The annual report acknowledges it may be appropriate to concentrate critical care services in fewer hospitals than they are currently provided. This might mean bringing together intensive care services – level three care – but ensuring other hospitals maintain the facilities to resuscitate and stabilise critically ill patients before they can be transferred to an intensive care unit.

The assessment of unmet need for critical care report concludes that Wales may need another 73 critical care beds in the future. In the last year, an additional 10 critical care beds have been opened across Wales and health boards have plans for eight more.

However, both reports highlight the problems Wales currently experience with delayed transfers from critical care units, which can result in the loss of up to 14 beds a year. Until this problem is addressed and the rate of delayed transfers is reduced, as the report acknowledges creating scores of new critical care beds is unlikely to alleviate the problem.

Both reports are clear that the NHS must focus on reducing delayed transfers of care from critical care units in Wales and ensuring all admissions are appropriate and in patients’ best interests in order to make best use of existing beds before proceeding with a large, planned expansion of bed numbers.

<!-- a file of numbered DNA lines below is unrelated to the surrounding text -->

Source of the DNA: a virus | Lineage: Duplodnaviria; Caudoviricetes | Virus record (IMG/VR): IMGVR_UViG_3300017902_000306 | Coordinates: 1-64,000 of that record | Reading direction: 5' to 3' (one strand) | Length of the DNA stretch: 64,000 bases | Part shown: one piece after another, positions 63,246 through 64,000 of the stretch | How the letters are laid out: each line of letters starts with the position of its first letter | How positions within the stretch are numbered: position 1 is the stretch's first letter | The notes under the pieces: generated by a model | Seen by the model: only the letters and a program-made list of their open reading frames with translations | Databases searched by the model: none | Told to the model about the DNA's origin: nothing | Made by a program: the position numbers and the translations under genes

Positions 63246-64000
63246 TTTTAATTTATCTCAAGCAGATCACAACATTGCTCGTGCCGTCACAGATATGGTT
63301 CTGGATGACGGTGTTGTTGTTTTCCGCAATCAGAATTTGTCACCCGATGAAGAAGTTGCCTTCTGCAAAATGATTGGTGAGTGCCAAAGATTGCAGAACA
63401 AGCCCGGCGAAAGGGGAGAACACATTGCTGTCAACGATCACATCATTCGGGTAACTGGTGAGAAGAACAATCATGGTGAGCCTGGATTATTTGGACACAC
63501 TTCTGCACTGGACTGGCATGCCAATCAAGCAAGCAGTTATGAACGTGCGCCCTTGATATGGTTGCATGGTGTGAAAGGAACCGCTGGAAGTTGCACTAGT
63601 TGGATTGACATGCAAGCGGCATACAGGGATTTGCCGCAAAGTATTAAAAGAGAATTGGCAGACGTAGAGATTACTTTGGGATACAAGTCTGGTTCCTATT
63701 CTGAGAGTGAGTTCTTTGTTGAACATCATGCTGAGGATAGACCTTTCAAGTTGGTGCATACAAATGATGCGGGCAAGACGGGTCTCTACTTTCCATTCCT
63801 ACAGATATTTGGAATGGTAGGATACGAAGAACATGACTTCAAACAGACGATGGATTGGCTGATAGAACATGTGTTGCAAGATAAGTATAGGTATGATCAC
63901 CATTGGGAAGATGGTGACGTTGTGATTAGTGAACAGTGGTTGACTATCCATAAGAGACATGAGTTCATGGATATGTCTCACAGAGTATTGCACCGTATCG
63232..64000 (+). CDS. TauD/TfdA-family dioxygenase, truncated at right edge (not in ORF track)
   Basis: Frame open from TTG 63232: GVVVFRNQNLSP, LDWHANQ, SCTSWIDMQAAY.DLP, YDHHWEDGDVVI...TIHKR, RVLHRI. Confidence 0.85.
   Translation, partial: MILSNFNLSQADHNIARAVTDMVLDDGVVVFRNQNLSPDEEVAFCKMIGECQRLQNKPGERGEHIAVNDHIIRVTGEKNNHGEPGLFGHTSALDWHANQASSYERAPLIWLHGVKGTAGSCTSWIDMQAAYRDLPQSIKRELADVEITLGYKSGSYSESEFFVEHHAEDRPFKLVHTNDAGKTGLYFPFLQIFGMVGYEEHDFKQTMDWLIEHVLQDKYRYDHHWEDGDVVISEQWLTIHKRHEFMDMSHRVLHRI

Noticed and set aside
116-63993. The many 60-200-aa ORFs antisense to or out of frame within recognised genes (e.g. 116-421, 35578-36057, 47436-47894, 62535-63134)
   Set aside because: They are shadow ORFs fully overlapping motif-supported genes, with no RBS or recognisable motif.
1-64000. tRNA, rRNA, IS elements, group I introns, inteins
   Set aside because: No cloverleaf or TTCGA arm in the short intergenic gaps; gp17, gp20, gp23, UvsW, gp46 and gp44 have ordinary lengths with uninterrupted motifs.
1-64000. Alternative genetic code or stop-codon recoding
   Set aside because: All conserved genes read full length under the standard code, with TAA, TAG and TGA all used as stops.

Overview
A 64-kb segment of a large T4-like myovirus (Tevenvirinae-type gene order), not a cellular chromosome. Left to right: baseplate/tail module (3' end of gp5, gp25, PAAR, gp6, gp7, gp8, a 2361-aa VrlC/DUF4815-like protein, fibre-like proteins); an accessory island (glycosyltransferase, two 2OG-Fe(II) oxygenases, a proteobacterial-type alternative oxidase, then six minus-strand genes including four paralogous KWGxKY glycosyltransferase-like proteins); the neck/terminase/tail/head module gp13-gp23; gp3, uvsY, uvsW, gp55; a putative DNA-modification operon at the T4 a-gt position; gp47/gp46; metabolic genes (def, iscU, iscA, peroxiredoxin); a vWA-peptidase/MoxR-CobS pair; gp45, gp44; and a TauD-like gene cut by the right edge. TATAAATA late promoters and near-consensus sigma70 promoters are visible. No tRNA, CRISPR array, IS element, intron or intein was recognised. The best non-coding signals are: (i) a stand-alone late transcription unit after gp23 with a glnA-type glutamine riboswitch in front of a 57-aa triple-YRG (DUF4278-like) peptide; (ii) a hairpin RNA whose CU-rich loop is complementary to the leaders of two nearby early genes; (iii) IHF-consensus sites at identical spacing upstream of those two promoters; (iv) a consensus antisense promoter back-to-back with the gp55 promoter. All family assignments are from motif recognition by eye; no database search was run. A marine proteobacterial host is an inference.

We must make the best use of the resources we already have and action must be accelerated to tackle inefficient use of our critical care beds. All health boards in Wales should have a plan in place to do tackle delayed transfers of care and will be required to deliver a phased reduction. This will require co-operation and co-ordination across the hospital.

Work is being carried out by Aneurin Bevan University Health Board and the critical care networks to develop a new developmental measure based on hours lost as a result of delayed transfers of care in critical care. Health boards will be expected to reduce the number of hours lost to delayed transfers of care from critical care units by 10% every quarter until they reach a position where no more than 5% of bed availability is being lost to delayed transfers.

This action will ensure the NHS is making best use its critical care beds and they are available for patients when they are needed.

The measure will be piloted as part of the new NHS outcomes framework.

This statement is being issued during recess in order to keep Members informed. Should Members wish me to make a further statement or to answer questions on this when the Assembly returns, I would be happy to do so.